Next we discussed Bill Claybaugh’s donation of his launch rail. Having initiated the process earlier this year in the summer, the Council has finally worked out the details on an MoU and liability waiver, and have signed it and mailed it to him for his own signature. He has apparently signed it just today, and mailed it back to us. The total effect of these agreements with him is that he can take the launcher with him to other sites to make use of, but that he is liable for its repair if damaged while in his care.

Historical documents was the next topic discussed. Joel provided details on what he’s done since the last meeting, having cataloged the books, and having started scanning documents. A question was then raised, as to whether or not we should keep the old paperwork after it’s been digitized. It was suggested that we could store the documents at the MTA, in the new office container.

We then discussed the 2024 Symposium. The day of the Symposium will be Saturday, April 13th, but we’ll be doing setup the night before, Friday the 12th. We’re looking for volunteers for both days, but especially for the day of. Frank commented that, in addition to our usual table, he also wants us to have tables for membership, the MTA, and for the Regenerative Engine Contest. We’ll also have a space for presentations, as per usual. Joel commented that he’d like footage to make a promotional video for the event, and Keith suggested that he could make a slideshow using photos from previous Symposiums. He does also have rocket footage to show at our tables. Frank likewise has footage from the 1993 Symposium. There’s also the old “Whitey” student film. Regarding an audience for our advertisements, it was suggested that we could tap into NAR, Tripoli, and other rocket and model rocket groups. It was suggested by Larry that we ought to think about notice of recording, but that public spaces should be fine. The suggested Symposium MTA discount was brought up, but not much was said about it.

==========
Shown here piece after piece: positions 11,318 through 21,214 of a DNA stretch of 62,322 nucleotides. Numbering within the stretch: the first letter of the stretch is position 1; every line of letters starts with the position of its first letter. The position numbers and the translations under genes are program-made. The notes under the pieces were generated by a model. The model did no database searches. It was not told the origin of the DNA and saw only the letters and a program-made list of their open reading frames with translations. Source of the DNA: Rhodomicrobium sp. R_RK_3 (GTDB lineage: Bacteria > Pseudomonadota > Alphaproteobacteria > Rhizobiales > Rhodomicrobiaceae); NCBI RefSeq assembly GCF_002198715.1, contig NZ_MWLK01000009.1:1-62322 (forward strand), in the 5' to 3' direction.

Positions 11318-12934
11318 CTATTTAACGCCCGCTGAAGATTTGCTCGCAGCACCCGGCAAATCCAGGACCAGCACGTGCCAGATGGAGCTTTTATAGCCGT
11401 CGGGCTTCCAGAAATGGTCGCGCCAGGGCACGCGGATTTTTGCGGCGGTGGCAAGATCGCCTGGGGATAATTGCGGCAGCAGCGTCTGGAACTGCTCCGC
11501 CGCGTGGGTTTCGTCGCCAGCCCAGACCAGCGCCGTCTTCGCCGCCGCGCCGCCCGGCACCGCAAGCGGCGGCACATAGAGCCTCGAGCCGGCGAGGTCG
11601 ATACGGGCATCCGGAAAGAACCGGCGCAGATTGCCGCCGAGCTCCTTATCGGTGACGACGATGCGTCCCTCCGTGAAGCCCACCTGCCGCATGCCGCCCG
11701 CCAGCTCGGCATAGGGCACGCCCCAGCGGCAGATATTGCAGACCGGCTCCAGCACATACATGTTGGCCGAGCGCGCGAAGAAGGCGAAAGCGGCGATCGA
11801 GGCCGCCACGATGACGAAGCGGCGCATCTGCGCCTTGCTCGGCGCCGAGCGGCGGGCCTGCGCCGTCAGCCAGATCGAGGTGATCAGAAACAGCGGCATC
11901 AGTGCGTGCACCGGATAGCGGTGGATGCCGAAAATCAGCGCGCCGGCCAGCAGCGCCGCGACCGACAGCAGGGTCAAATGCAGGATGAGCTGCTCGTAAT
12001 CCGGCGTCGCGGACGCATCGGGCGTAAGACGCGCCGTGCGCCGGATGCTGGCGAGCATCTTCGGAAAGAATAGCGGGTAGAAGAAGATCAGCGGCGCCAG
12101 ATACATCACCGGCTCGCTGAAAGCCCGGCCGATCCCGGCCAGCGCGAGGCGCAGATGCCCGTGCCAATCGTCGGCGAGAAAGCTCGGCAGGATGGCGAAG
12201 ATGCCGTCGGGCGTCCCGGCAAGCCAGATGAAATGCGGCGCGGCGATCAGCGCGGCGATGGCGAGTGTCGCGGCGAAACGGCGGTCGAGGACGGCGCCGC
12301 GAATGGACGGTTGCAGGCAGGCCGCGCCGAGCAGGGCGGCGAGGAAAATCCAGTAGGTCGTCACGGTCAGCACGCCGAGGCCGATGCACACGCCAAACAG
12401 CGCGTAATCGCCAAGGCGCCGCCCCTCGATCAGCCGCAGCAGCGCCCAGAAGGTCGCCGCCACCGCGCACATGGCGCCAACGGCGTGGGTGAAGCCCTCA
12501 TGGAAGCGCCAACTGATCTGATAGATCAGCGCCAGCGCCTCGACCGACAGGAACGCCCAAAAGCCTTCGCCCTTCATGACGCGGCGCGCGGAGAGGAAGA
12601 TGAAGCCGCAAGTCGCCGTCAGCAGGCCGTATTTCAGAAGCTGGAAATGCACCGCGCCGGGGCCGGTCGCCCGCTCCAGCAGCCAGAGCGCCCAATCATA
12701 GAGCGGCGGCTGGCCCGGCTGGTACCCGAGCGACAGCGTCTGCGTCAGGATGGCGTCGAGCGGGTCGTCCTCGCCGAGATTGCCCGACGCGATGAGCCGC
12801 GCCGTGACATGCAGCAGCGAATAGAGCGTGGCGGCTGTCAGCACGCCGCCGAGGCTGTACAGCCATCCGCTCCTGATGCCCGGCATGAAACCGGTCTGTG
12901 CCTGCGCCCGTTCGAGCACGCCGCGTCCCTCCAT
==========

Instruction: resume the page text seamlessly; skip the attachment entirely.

Regarding scheduled MTA rocketry events, both UCLA and USC have unfortunately set off their static fires to indeterminate dates. LMU, however, is looking to perform launch activities during February or March of next year. Princeton, likewise, is looking to get into liquid rocketry, expecting to begin their campaign some time in 2025. Princeton has stated that their aim is to reach the Carmen line, very ambitious. For the time being Dave has them running their Monte Carlo simulations. Their rocket will have to fall within 10 nautical miles of the launch site, so their importance is vital. FAA requirements were also briefly discussed, particularly the call-in requirement for anything going higher than 18k’ or 20k’.

Next we discussed furnishings. The new 20’ office container and 40’ crew cabin need a desk, chair, lamp, filing cabinets, and large-and-tall bunk beds, respectively. Dimitri commented that he had already covered the windows with plywood, to prevent damage and vandalism. Dave also pointed out that the current generator isn’t sufficient to power both A/C units.

After that  we discussed the Dosa Building insulation project. It would seem that the best solution would simply be spray insulation. Frank also brought up his idea for painting the exterior of the building with ceramic paint, which will also lower temperatures by several degrees. Cork insulation was also briefly brought up as an alternative. Regarding the dimensions and insulation systems built for the building, it was recommended that somebody contact Niels, as he should know about the manufacture of the building, for which we could look for suitable insulation systems.

We then shifted the topic to the LACMA GALCIT project. We recapped the project, that it’s a project of American Artist, to recreate a 1936 static fire. We were fortunate enough to strike and sign an agreement with LACMA just this week, and it seems the timeline is to have the project complete by 2024. Unfortunately, the test is likely to occur in the Summer. The estimate for expenses is looking to be $60k, but the Society will benefit from about $9k in site use fees. Dave reiterated that two motors will be built, as one will be used for display at a later date.